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Young Georgians who organized protests against police anti-drug raids last weekend say they will be back on the streets of Tbilisi, Georgia’s capital, on May 19 if their demands are not met, RFE/RL reported. Organizer Beka Tsikarishvili said the rallies would resume if the government fails to change its approach to anti-drug efforts, which critics call misguided and heavy-handed.

After armed riot police invaded dance clubs and arrested eight partygoers on suspicion of drug trafficking on Friday, May 11, a peaceful protest was held in Tbilisi, Georgia’s capital. Several hundred protestors rallied in front of parliament to protest the police action, which they claimed was primarily meant to instill fear.

Bassiani, one of the raided clubs, issued a statement on Facebook, admitting that five young people had recently died as a result of drug overdoses. While it claimed to be taking action against continued drug use on-site, the club’s management rejected the suggestion it was a hub for drug-trafficking and claimed Bassiani was being smeared in an unfair attempt to close it down.

Demonstrations continued into the weekend and, by Saturday evening, tens of thousands had gathered, protesting while dancing to techno music. Right-wing extremists organized a counter-demonstration on Sunday evening, May 13, and riot police were deployed on the streets to hold them back as they tried to attack protesters.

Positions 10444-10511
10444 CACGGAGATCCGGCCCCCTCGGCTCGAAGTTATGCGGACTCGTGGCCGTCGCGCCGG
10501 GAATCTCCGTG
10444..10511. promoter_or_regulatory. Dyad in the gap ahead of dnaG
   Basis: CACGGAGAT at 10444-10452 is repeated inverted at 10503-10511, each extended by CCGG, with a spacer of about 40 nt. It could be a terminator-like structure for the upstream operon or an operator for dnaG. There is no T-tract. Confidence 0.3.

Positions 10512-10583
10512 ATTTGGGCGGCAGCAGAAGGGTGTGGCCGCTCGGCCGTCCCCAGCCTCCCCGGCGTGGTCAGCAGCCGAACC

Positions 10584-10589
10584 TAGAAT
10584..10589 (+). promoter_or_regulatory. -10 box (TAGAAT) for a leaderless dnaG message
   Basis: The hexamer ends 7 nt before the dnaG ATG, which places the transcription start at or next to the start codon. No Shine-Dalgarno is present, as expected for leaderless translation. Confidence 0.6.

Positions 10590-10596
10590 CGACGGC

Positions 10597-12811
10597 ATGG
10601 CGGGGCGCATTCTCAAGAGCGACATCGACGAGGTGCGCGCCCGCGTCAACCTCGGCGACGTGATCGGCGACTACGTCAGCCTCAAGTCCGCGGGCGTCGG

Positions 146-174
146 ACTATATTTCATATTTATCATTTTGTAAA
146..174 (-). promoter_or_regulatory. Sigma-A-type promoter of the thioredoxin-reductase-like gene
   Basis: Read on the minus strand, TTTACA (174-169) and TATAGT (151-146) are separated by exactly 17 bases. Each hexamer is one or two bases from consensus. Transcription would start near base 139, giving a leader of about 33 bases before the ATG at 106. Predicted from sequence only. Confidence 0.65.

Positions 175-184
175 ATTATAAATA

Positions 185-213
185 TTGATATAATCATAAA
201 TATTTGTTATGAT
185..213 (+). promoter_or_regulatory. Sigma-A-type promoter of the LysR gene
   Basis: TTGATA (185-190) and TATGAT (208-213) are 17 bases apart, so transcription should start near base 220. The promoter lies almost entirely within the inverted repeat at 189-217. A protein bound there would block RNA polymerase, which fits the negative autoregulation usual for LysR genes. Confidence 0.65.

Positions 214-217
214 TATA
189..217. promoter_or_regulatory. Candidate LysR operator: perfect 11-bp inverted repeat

“This country is ours,” the dancers/protesters shouted. With the slogan “We will dance together, we will fight together” the demonstrators united in a movement ‘For our freedom.’

While voicing their dissatisfaction about the heavy-handed policing, protesters also demanded the departure of the prime minister and his interior minister. Indeed, activists say the protests are not just about music and drugs. “We should show that power is in our hands, in the hands of those who want freedom,” Beka Tsikarishvili told the protesting crowd, according to Reuters.

Thousands of Europe-oriented young Georgians want a more culturally liberal future. They grew up in the years after independence from the Soviet Union, amidst a turbulent political atmosphere in which Georgia turned away from Moscow and towards Europe. This shift was sealed by Georgia’s brief war with Russia in 2008. These changes, however, clearly caused friction between the liberal youth and Georgia’s more conservative older generations and has led to a widening cultural gap. Parts of Georgia have dramatically changed in a relatively short time; Tbilisi’s rapidly developing centre, for example, is now a playground for liberal young people whose attitudes on sexuality and gender roles are strikingly different from the (conservative) mainstream, and who increasingly seek the liberalization of drug laws.

As the recent protests show, these young people are more than willing to confront this situation head on, and to demand the rights they believe they deserve.

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